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MapReduce >> mail # user >> Assignment of data splits to mappers

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RE: Assignment of data splits to mappers

Ah yes, I can see the wisdom of smaller tasks in (1).  Given that, does MR attempt to assign multiple blocks per task when the #blocks >> #nodes?

Regarding (2) we can run a simple thought experiment.  It seems likely that every block will have one dangling record, requiring a small read of the next block.  Let's consider the disk seek overhead.  Assume 64MB blocks and 6ms disk seeks.  If our network transports 64MB/sec on average, and a disk seek is 6ms, we can expect a task to take 1.006 seconds instead of 1.000 seconds.  The read of the extra block may induce a secondary seek under load by interrupting an otherwise-sequential transfer on another task, but it still seems likely that the seek overhead is < 1% under these assumptions.  It would be nice to know the TCP connection setup/teardown overhead as well, assuming each datanode switch induces a connection.

From: Bertrand Dechoux [mailto:[EMAIL PROTECTED]]
Sent: Tuesday, June 18, 2013 3:54 PM
Subject: Re: Assignment of data splits to mappers

1) The tradeoff is between reducing the overhead of distributed computing and reducing the cost of failure.
Less tasks, less overhead but the cost of failure will be bigger, mainly because the distribution will be coarser. One of the reason was outlined before. A (failed) task is related to an input split. Even when there is a single remaining task, the job tracker can not split it into several smaller subtasks to reduce the overall latency. But if there is too much tasks, the startup of the JVM itself can be a significant overhead.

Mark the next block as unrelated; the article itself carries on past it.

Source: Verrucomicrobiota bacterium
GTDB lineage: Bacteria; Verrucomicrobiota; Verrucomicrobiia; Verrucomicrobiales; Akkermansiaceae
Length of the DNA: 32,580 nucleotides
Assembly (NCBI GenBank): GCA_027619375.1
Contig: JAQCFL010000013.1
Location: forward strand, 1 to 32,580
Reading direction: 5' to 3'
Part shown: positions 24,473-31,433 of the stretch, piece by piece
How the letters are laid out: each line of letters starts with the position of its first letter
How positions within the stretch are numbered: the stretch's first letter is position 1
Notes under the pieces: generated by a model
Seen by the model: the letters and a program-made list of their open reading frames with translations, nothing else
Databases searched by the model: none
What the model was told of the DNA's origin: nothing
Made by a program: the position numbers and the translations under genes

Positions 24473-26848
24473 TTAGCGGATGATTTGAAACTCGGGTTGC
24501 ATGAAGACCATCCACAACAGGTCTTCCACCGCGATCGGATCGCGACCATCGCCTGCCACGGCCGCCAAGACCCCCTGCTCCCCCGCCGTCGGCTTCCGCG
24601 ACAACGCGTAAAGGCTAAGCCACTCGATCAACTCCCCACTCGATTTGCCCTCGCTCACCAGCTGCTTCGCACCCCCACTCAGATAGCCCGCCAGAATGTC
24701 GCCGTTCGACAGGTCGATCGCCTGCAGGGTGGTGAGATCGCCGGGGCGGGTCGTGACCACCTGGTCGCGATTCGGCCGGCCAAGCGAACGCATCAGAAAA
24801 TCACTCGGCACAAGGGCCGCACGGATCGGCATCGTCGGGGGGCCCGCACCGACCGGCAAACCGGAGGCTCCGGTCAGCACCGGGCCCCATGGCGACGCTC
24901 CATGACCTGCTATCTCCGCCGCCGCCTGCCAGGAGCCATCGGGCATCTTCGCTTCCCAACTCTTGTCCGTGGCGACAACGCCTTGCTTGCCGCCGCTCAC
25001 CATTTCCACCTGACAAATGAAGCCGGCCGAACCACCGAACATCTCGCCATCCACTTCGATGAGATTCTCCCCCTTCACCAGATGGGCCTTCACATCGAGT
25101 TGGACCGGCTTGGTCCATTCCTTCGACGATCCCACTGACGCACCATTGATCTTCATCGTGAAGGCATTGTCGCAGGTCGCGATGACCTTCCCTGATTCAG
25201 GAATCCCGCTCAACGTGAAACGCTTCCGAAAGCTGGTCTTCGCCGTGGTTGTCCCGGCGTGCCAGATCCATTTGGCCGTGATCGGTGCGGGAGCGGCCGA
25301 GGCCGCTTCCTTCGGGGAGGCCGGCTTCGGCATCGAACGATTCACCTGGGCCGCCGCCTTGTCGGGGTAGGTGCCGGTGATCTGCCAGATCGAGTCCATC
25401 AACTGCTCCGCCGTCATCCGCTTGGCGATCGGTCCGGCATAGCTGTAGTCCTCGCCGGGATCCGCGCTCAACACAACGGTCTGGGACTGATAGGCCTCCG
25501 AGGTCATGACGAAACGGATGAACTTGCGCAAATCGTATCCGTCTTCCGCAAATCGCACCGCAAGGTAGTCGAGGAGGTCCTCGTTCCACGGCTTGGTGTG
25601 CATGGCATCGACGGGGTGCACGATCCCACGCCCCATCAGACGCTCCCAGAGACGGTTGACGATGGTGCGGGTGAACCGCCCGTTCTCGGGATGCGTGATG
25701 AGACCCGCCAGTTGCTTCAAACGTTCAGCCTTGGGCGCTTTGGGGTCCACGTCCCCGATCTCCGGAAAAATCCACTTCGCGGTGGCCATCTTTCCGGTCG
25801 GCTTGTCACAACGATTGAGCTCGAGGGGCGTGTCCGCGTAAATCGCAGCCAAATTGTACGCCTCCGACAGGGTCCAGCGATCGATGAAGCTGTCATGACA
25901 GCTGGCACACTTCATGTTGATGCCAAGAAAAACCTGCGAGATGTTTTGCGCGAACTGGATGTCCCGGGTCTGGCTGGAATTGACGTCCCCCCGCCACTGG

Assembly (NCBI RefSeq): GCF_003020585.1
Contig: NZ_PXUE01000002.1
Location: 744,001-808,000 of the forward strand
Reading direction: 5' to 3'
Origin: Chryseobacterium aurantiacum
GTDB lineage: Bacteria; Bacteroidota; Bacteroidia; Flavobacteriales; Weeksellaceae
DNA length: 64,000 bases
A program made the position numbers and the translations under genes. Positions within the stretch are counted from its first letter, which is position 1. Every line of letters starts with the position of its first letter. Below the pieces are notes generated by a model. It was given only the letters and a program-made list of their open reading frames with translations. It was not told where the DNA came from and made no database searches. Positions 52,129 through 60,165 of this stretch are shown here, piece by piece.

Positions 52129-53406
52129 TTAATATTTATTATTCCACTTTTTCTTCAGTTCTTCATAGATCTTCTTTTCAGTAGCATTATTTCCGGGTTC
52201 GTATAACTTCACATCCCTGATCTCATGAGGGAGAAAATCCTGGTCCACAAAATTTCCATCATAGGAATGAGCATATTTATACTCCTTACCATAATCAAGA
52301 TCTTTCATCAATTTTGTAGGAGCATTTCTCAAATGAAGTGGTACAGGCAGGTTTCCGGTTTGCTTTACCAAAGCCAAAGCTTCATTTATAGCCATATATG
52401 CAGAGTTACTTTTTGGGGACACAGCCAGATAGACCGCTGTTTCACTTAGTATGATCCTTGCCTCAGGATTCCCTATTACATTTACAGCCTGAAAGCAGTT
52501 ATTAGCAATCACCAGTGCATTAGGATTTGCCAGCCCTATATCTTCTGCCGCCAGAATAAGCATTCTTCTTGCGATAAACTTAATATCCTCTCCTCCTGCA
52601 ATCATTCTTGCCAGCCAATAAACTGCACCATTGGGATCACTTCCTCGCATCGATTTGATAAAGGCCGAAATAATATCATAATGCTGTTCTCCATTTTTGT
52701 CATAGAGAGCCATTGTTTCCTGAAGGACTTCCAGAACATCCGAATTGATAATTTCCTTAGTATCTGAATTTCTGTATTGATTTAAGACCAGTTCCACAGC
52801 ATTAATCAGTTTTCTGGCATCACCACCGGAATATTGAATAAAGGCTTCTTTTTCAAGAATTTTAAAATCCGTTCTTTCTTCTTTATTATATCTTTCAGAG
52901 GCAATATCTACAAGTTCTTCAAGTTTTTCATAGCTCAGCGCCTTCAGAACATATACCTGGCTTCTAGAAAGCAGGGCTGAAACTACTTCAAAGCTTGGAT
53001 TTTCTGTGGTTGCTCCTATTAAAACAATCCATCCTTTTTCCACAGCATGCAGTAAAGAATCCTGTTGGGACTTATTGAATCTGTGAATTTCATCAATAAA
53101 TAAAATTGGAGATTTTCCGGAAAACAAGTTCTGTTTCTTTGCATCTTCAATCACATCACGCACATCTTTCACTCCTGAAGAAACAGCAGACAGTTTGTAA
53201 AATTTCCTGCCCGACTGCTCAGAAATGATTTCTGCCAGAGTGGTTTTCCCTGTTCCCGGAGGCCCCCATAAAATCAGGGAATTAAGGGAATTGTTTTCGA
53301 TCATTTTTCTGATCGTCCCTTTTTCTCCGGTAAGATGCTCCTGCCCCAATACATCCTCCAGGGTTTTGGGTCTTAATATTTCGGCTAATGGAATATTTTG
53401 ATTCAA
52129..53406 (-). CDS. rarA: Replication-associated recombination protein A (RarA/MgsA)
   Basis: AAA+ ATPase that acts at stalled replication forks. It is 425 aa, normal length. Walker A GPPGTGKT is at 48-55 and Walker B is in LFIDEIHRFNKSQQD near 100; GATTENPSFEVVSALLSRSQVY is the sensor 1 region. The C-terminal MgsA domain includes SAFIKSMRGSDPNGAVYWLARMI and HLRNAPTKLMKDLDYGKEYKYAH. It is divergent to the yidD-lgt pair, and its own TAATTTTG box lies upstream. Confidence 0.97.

2) It is assumed to not be significant. I would be interested to see the numbers but I don't know any deep studies of the impact.
The biggest


On Fri, Jun 14, 2013 at 9:50 PM, John Lilley <[EMAIL PROTECTED]<mailto:[EMAIL PROTECTED]>> wrote:
Thanks for taking the time to explain this!
I understand your point about contiguous blocks; they just aren't likely to exist.  I am still curious about two things:

1)      The map-per-block strategy.  If we have a lot more blocks than containers, wouldn't there be some advantage to having fewer maps (which means fewer connections, less seeking etc)?  Of course, increasing the block size would lead to the same thing and contiguous data to boot, but one doesn't always know the total data size.

2)      The record-spanning-blocks issue.  I understand that under most file formats, records *will* span blocks.  But if it were simple to prevent them from spanning blocks, would that be of benefit?

From: Bertrand Dechoux [mailto:[EMAIL PROTECTED]<mailto:[EMAIL PROTECTED]>]
Sent: Thursday, June 13, 2013 3:37 PM
Subject: Re: Assignment of data splits to mappers

The first question can be split (no pun intended) into two topics because there is actually two distinct steps. First, the InputFormat partitions the data source into InputSplits. Its implementation will determine the exact logic. Then the scheduler is responsible for ordering where/when the InputSplit should be processed. But it doesn't really deal with block itself. The InputSplit itself knows on which node the data would be local or not.